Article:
Money in Sixteenth-century Florence

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University of California Press, Jan 1, 1989 - History - 169 pages
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Drawing on the extraordinary wealth of the Florentine archives, Carlo Cipolla reconstructs the monetary system and its development in sixteenth-century Florence under the impact of the massive inflow of silver from Mexico and Peru via Spain and Genoa. His study allows us at last to chart the movements of this American silver after it reached Spain and to assess its impact on the economy and the monetary structure of a European state.

Cipolla also reveals the role of the Ricci family of Florence--a great banking family hitherto virtually ignored by historians--in first fueling a credit boom and then provoking a credit crisis in the Florentine economy of the 1570s and 1580s. Cipolla relates this situation to the economic downturn that characterized the economies of southern Europe in the last three decades of the sixteenth century.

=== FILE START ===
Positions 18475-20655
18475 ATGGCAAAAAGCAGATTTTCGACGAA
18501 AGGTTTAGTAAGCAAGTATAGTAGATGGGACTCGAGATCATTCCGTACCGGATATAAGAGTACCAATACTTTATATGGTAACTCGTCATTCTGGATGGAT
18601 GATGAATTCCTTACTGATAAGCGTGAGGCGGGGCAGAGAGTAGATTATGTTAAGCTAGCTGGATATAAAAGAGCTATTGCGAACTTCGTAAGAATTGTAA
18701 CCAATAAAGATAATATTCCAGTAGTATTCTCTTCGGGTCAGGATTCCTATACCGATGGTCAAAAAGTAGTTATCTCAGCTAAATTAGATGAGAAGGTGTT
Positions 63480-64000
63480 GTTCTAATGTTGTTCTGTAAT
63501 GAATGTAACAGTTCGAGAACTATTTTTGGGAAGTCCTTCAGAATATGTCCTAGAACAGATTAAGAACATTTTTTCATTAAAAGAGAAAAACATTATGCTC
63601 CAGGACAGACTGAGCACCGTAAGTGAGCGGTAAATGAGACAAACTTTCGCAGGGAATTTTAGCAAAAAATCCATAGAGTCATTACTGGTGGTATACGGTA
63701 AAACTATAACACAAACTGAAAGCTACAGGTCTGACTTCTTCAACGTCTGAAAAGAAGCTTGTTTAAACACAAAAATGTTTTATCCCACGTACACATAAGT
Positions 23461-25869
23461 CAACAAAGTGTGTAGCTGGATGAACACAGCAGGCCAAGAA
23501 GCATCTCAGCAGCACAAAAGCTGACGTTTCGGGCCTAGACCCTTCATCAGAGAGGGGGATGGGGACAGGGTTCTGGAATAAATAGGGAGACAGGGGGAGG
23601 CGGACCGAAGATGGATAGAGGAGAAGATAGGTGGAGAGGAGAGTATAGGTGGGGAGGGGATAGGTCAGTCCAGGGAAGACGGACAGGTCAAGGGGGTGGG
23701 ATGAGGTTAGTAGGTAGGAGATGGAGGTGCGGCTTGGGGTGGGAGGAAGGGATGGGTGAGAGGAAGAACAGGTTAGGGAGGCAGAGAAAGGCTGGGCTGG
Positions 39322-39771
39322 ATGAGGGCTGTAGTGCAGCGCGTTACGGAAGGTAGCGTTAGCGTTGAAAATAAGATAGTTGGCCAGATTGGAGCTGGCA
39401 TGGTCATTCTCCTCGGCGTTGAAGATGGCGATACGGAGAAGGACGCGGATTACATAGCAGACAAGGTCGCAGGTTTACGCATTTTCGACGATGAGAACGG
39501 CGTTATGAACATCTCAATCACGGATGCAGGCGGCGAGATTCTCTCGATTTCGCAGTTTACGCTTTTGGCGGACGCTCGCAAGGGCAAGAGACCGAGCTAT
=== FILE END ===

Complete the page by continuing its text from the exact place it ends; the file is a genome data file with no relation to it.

Money in Sixteenth-Century Florence is a major contribution to early modern monetary history.
 

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Contents

Figures
10
The gold scudo of Alessandro de Medici
17
The silver piastra of Cosimo de Medici
23
The Money of Account
27
Secular debasement of Florentine lira di pic
59
Gold Coins
61
Official value of the florinducato and
65
The gold scudo of Francesco de Medici
69
Volume of gold and silver coinages in
85
Graphs
87
The Banking Crisis
101
Epilogue
115
The Report of the Commission of 1597
129
Al Gold coinages 150332 semiannual data
141
A3 Gold coinages 154389 semiannual data
155
Copyright

Mint Issues
77

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About the author (1989)

Carlo M. Cipolla has written many books on economic history, including The Monetary Policy of Fourteenth-Century Florence (University of California Press, 1982). He is Professor of Economics at the University of California, Berkeley.

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